Former Australian PM calls the First World War a conflict "devoid of any virtue"

Posted on on 11 November 2013
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The Former Australian Prime Minister, Paul Keating, has addressed a Remembrance Day service at the Australian War Memorial calling the First World War a conflict "devoid of any virtue".

The 11th November service saw Mr. Keating describe the First World War as a "cauldron of destruction" which "arose from the quagmire of European tribalism. A complex interplay of nation state destinies overlaid by notions of cultural superiority peppered with racism".

"The First World War not only destroyed European civilisation and the empires at its heart; its aftermath led to a second conflagration, the Second World War, which divided the continent until the end of the century".

"European holocaust"

Mr. Keating continued that Australians had already "crystallised a good idea of ourselves" in the wake of Australian federation in 1901.

"By 1915 we had no need to re-affirm our European heritage at the price of being dragged to a European holocaust. We had escaped that mire, both sociologically and geographically".

"But out of loyalty to imperial Britain, we returned to Europe’s killing fields to decide the status of Germany, a question which should earlier have been settled by foresight and statecraft".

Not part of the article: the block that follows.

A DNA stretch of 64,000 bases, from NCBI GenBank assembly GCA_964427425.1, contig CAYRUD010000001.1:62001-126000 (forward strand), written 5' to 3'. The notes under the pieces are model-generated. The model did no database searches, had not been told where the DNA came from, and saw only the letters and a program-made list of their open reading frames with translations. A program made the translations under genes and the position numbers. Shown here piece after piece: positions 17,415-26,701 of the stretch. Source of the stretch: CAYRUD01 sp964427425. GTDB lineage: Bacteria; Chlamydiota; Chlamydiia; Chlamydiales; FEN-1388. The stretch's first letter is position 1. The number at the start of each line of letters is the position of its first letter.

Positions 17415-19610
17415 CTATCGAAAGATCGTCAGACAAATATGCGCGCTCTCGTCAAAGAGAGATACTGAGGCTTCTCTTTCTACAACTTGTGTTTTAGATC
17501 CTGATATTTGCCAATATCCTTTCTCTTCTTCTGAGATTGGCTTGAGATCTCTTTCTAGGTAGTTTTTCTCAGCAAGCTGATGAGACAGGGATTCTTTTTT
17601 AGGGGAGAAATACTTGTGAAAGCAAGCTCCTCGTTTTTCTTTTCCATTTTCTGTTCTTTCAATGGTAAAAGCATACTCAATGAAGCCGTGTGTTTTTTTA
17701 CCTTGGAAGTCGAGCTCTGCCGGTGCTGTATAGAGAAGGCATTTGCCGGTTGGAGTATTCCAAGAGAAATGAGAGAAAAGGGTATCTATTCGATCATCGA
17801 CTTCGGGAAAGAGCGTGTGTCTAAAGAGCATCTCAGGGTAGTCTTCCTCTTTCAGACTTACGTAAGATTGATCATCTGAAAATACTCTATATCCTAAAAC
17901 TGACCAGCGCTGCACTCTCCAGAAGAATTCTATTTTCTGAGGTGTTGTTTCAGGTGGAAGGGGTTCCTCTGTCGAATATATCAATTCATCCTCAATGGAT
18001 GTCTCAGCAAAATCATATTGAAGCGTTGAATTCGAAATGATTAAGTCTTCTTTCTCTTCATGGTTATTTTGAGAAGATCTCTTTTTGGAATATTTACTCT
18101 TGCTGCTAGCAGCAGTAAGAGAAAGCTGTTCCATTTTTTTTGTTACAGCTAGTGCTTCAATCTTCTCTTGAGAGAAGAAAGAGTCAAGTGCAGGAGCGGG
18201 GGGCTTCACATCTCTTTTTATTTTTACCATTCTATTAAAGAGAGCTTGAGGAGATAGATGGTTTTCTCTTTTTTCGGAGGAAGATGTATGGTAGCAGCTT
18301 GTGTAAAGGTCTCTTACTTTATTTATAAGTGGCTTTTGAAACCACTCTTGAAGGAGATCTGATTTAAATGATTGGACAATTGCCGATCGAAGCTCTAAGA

"Those bloody battles in Flanders, on the Western Front and at Gallipoli nevertheless distinguished us, demonstrating what we were made of".

Mr. Keating stated that Australia was "never in need of any redemption at Gallipoli", and that "there was nothing missing in our young nation or our idea of it that required the martial baptism of a European cataclysm to legitimise us".

Anzac legend

Acknowledging the positive aspects of the 'Anzac legend', Mr. Keating said: "What the Anzac legend did do, by the bravery and sacrifice of our troops, was reinforce our own cultural notions of independence, mateship and ingenuity. Of resilience and courage in adversity".

He continued that this was "despite the fact that the military campaigns were shockingly flawed and incompetently executed".

Mr. Keating, as Australian leader in 1993, presided over the funeral service of the unknown Australian soldier at the Australian War Memorial.

"Greatly heartened"

The former Prime Minister said that he was "greatly heartened" that "so many young Australians find a sense of identity and purpose from the Anzac legend and from those Australian men and women who have fought in wars over the last hundred years".

"But the true commemoration of their lives, service and sacrifice is to understand that the essence of their motivation was their belief in all we had created here and our responsibility in continuing to improve it". 
"Homage to these people has to be homage to them and about them and not to some idealised or jingoist reduction of what their lives really meant". 
Concluding his speech, Mr. Keating urged Australians in the face of hardship to have "courage under pressure, ingenuity in adversity, bonds of mateship and above all, loyalty to Australia". 

Source: Australian War Memorial

Images courtesy of Paul Keating's website

Posted by: Daniel Barry, Centenary News